She’s pregnant. She doesn’t want to be pregnant. She wants to have an abortion. She has thought about it a lot and her mind is absolutely 100% made up, so nothing you can say will change it.
If anything your reasonable arguments will just cause her even more distress and you obviously don’t want that because you aren’t some kind of monster. You’re just a Reasonable Man, with reasonable beliefs that just happen to coincide with your deep Catholic faith.
If you aren’t prepared to help she’ll still have the abortion, but it’ll take her several weeks to save the money. Several miserable weeks during which the foetus will continue to develop and the required procedure will become more and more complex and invasive.
As you continue to wrestle with your conscience you might not feel that you can personally justify the idea of ending the life of an unborn child, but can you justify the idea of forcing a person you love to go through pregnancy and childbirth against their will?
Are you aware of the health risks? The months of nausea, the vomiting, the anemia, the pelvic floor damage, the scarring, the physical pain of giving birth… And of course, the rarer, but very real and life-threatening risks – eclampsia, blood-loss, cardiac problems.
Are you prepared to accept those risks on someone else’s behalf? Is that reasonable?
Would you simply tell this person whom you love that you’re simply not prepared to assist with the procurement of an abortion, as it goes against your strongly-held moral beliefs?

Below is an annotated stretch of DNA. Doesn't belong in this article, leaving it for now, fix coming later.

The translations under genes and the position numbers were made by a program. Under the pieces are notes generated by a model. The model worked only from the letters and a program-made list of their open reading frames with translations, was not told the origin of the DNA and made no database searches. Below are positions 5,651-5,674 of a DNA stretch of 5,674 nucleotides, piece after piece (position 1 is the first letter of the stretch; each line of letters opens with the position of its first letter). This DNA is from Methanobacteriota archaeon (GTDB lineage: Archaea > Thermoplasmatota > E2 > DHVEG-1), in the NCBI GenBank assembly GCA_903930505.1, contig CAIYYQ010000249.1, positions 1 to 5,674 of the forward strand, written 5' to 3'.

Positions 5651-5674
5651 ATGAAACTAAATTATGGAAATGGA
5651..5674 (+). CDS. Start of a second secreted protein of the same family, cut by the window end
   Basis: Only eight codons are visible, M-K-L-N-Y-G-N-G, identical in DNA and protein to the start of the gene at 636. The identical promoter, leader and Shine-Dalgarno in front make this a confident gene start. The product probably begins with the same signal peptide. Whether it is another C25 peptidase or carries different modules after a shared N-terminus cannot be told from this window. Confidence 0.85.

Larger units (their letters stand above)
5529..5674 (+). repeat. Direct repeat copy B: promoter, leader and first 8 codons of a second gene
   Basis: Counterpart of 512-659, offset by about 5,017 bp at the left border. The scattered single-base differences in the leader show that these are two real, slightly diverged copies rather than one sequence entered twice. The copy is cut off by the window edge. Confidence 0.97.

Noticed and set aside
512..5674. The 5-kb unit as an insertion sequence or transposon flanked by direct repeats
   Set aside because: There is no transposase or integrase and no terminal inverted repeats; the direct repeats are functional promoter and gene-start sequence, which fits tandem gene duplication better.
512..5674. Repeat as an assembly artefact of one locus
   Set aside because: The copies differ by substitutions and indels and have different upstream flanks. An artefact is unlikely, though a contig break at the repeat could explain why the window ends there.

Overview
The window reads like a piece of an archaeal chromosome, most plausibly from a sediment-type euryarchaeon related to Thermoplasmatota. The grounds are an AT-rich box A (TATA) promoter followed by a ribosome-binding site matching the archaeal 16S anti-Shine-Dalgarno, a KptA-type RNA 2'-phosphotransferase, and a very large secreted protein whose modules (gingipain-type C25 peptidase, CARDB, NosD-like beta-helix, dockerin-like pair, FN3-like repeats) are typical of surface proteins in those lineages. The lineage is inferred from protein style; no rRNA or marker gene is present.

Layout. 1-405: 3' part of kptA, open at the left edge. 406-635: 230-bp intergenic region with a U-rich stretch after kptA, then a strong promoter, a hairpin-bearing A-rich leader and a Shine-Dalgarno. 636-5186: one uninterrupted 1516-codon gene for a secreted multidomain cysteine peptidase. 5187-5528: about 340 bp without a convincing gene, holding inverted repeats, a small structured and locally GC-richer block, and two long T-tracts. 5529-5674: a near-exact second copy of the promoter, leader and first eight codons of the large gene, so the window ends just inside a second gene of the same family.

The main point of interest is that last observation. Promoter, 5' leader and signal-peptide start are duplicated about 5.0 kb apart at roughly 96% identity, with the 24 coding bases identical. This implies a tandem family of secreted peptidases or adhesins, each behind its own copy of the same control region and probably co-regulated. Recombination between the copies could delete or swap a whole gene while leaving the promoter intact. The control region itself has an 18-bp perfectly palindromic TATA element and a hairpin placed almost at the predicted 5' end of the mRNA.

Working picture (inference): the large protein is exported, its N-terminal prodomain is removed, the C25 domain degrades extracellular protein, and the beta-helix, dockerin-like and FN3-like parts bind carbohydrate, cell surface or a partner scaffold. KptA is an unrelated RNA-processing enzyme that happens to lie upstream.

Or would you as a Reasonable Man calmly and rationally accept that it is not about you and give her whatever help she requires, especially if it means that the abortion will take place at an earlier stage of the pregnancy?
For most of us a debate on the moral rights and wrongs of abortion is always worth avoiding. For a start it all hinges upon when you believe the clump of cells… foetus… unborn baby… whatever you want to call it, becomes an actual human person whose right to life matches that of an already-born woman. Suggesting that it happens at the point of conception is no better than suggesting it happens at birth or at some other arbitrary point in between, like when scans reveal that the clump of cells from certain angles has taken on the vague appearance of a person whom we’re all agreed is the absolute spit of his grandad.
The debate about the circumstances under which abortion should or should not be legal is a far simpler one, based around practical questions rather than ethical ones.
Pragmatism is why it’s legal in just about every civilised society in the world. It has long since been proven that banning it will not prevent it from happening; it just means it’s more likely to happen dangerously and without medical supervision. Only in countries like Ireland, where religion held undue influence over the state and its people for decades does it remain illegal. Even in Ireland, in our own typically Irish way, we’ve been oh-so pragmatic about it too, steadfastly looking the other way as thousands of Irish women have their abortions in the UK every year.
It’s important not to think of the referendum on repealing the Eighth Amendment as merely a ‘what are your views on abortion?’ survey. You can remain personally opposed to it in all circumstances whilst also taking the pragmatic view that it should not be criminalised and that if it’s going to happen, it should happen safely. A vote to keep the Eighth Amendment is not a vote against abortion. It’ll continue to happen just not safely and legally in this country and all those Reasonable Men who call themselves ‘pro-life’ will be happy to continue looking the other way.
This post was written by Ray McGrath (@RayMcGrath) and first featured on his wonderful site ray-mcgrath.net It’s an engaging address to any reasonable prolife men out there and refreshing to see men looking to directly communicate with other men on the issue.